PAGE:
BY TARA McCARTHY
Empty cans of beer dot the surface of a kitchen table positioned centre stage. And only minutes into The Mighty Carlins it becomes evident that there’ll be plenty more to join them.
The crass comedy, written by Edmonton-based playwright Collin Doyle and presented by Nakai Theatre, marries three men’s penchants for alcohol with revealing conversations and equal parts heavy-heartedness. The Carlin men gather for an annual homage to their deceased wife and mother. However, fuelled by brews and tequila, the subject matter inevitably touches on just about every facet of their lives.
Leo Carlin, played by John Wright, pairs brutish pride with paranoia and quick wit. These undeniably entertaining traits are the backbone of his behaviour when sons Mike and Davey visit for a sharing circle on the anniversary of their mother’s death.
Saskatoon-based actor Joshua Beaudry is cast as older son Mike. The oafish, unemployed, overweight sibling is dealt a constant barrage of insults from his father, including the endearing pet name “Many Chins.”
As the play opens, Mike and Leo begin the evening of drinking and reminiscing with foul-mouthed banter that continues to disintegrate into a childish display of bickering. And with the bickering comes ridiculous and relatable comedic performances.
Completing the dysfunctional family is younger brother Davey, played by local actor Brian Fidler. From his cowlick, to his neatly trimmed mustache and off-kilter tie, he portrays the meeker, more cowardly side of the Carlin clan.
The Mighty Carlins demonstrates how simplicity can be one of the most delectable elements of theatre. This three-man show relies not on an elaborate set or lighting cues, but on the masterful lucidity each of its players brings to their roles.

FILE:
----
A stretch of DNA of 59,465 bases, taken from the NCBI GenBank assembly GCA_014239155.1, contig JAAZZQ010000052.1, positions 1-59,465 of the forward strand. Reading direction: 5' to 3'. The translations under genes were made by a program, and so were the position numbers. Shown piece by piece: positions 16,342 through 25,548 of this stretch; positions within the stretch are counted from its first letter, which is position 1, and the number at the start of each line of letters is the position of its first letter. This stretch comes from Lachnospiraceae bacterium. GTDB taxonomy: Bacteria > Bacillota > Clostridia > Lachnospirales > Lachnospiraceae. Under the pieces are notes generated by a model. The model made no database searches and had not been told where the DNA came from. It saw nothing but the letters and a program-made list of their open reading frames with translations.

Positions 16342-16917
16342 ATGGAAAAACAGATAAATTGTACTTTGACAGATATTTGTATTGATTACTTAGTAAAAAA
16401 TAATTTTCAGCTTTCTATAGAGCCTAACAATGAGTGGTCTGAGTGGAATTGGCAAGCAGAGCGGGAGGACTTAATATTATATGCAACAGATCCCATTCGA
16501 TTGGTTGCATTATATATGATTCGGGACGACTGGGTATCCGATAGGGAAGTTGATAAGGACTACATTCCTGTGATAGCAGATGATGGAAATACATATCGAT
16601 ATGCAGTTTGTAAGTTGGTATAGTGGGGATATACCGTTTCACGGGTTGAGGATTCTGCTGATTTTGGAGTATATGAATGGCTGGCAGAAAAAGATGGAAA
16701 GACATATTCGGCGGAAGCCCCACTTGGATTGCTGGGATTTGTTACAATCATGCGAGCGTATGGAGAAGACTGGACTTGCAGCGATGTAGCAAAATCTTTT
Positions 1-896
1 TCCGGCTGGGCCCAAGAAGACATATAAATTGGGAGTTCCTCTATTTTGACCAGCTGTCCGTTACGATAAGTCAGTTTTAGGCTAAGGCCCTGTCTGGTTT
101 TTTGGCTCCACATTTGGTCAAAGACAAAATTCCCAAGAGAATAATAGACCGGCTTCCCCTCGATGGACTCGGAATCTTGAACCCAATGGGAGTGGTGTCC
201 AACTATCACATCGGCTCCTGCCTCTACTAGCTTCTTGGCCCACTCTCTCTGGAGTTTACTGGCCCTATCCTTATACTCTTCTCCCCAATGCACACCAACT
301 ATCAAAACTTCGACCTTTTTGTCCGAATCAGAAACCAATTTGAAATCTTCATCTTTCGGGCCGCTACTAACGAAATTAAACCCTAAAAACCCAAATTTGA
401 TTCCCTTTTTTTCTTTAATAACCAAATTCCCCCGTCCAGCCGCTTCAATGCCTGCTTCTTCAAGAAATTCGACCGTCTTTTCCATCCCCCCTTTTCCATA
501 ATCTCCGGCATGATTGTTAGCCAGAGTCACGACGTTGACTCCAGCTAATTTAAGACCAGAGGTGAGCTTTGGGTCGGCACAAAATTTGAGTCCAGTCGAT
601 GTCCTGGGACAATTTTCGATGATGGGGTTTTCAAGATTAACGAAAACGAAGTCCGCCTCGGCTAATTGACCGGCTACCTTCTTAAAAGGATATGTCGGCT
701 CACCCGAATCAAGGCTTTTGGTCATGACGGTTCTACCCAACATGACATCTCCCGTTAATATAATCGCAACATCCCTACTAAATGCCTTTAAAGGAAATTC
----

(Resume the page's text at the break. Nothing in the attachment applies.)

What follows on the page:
Wright drips with insulting diatribe. Throughout the play he slowly dismantles from a brash, child-like man to reveal deep-seated angst, regret and denial. When things begin to go awry at the sharing circle, Wright captures the audience as he glimpses out past the rows of seats with a single tear tracing his cheek.
Similarly, Beaudry convincingly portrays a shameless young man who concentrates on harebrained schemes over accepting the trials and tribulations of his childhood. His presence onstage is infectious, from bouts of physical comedy to drunken commentaries.
And while Leo and Mike share a loud-mouthed sensibility, Fidler brings the perfect dose of awkwardness and careful sensitivity to innocent Davey. His twitching body language and a frequent stutter, shows the character as a sort of outsider within his own family and provides a naive hilarity.
While each actor carved their characters into something utterly embraceable, their performances together were most refreshing. Like any successful situational comedy, The Mighty Carlins excels via the powerful sum of its parts.
Doyle’s playwriting presents a reality that the audience can relate to – whether they admit it or not. The father and sons take the piss out of each other and examine who they are and where they came from.
And with a family like that, it never hurts to have few brews on hand.
The Nakai Theatre’s presentation of The Mighty Carlins continues until Saturday, March 28. Shows are at 8 p.m. at The Old Fire Hall. Tickets are available at the Yukon Arts Centre box office and Arts Underground.